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Dr. Noronha was born and raised in Rochester, NY. He attended Boston University for his undergraduate and medical school training. He stayed at Boston University for his internal medicine residency and chief residency. After chief residency he accepted a position at Boston Medical Center as a medical educator splitting his inpatient time between primary care and inpatient ward attending. Dr. Noronha was the director medicine consult service including being the clinic director for the Boston Medical Center Pre-procedure clinic for several years. Dr. Noronha is currently an associate program director for the Internal Medicine Residency at Boston University School of Medicine. He has served on Association for Program Directors in Internal Medicine E-Learning and Communication Committees. Dr. Noronha is the Director for Quality Improvement Education at Boston Medical Center. He directs the quality improvement curriculum for the residency and leads the Quality Improvement and Patient Safety (QIPS) pathway. He also directed the ambulatory curriculum for the residency program.
Dr. Noronha’s academic work focuses on career preparation, residency scheduling and quality improvement. He has presented several national workshops on subjects including fellowship and job preparation, trainee professionalism, ambulatory curriculum, and residency scheduling systems. Dr. Noronha acts as a mentor for medical students and residents. While he has a great appreciation for academic medicine, he believes strongly that each trainee should choose a career path that best fits with their individual values and goals. He takes pride in seeing his mentees move on to a variety of fields and areas of practice.
In his free time Dr. Noronha enjoys spending time with his wife and 3 young daughters. He is an amateur aquarium enthusiast, enjoys exercising, and is still an avid Buffalo Bills fan despite decades of futility.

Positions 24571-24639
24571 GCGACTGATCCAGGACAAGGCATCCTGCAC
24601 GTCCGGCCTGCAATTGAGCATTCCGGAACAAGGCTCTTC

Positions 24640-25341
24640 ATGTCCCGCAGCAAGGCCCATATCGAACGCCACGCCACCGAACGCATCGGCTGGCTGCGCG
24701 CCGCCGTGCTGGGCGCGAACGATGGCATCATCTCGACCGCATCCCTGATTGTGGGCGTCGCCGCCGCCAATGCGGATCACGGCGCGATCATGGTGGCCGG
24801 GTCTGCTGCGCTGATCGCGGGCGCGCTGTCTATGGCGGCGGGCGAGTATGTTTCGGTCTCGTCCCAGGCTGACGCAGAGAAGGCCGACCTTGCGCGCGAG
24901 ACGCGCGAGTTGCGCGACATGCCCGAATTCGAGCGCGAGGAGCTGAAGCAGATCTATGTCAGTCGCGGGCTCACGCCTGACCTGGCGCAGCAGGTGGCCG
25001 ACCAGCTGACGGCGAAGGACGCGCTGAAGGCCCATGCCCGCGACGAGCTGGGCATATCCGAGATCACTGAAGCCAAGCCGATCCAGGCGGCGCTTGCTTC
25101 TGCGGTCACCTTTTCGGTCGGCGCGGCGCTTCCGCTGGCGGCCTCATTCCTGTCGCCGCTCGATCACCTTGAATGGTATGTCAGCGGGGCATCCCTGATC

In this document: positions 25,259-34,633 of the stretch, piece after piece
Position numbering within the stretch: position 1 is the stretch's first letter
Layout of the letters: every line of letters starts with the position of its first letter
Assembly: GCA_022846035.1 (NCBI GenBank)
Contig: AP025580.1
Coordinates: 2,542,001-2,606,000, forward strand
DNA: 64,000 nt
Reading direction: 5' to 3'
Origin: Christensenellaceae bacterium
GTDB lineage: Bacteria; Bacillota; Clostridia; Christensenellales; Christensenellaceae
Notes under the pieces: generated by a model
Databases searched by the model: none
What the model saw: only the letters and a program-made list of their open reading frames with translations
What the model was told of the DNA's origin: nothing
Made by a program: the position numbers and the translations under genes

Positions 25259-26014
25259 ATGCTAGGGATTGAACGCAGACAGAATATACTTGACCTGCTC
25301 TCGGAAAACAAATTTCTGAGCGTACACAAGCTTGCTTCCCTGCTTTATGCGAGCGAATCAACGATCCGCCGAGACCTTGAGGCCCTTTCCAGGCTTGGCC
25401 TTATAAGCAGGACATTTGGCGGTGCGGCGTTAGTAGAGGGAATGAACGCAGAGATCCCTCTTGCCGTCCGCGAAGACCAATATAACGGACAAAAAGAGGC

Dr. Frances Ue is an internal medicine hospitalist at Cambridge Health Alliance (CHA) and clinical instructor at Harvard Medical School.
A serendipitous decision to pursue a health and literacy internship near Varanasi, India, became the starting point for an incredibly meaningful 9 years, working in the field of international health as a community organizer, public health researcher, and now as a medical professional. She received a Master's of Public Health from Columbia University and has worked across sub-Saharan Africa and North America. Through her travels, she has found joy in learning with and from diverse, underserved communities and has sought opportunities to advance social justice.
She has continued to hone her skills as a clinician educator, researcher, and leader. She attended Saint Louis University School of Medicine and trained in Internal Medicine at Cambridge Health Alliance in Massachusetts, where she served as Chief Resident, above all during the COVID-19 pandemic. She is most proud of her work as a leader within the residency program and hospital at large during this time and reflected on her experience in the NEJM – Insights in Residency Training blog: https://blogs.jwatch.org/general-medicine/index.php/2020/05/ourpublic-hospital-leads-massachusetts-in-caring-for-coronavirus-patients/.
Her research is mainly in the areas of medical education and infectious diseases. She is currently leading a project as a co-principal investigator evaluating missed opportunities for pre-exposure prophylaxis (PrEP) at CHA. Her favorite pastimes include trekking through the alps on the Tour du Mont Blanc and trail running in Cape Town.
I completed medical school at Sidney Kimmel Medical College (formerly Jefferson Medical College) in Philadelphia, PA and my residency training in Internal Medicine at George Washington University Hospital in DC. I then went on to compete a 1-year fellowship in Medical Education, also at GW and am currently practiting as a hospitalist in DC. Specific topics of interest include the development of hospitalists and residents as clinician-educators, mentorship in medical education, and the role of literature/the humanities in medicine.
PGY-3 having fun at the same time learning the process. Father of 2.
Dr. Naresh Bassi an Assistant Professor of Medicine and Assitant Program Director of Internal Medicine Residency at University of Maryland Medical Center-Midtown Campus.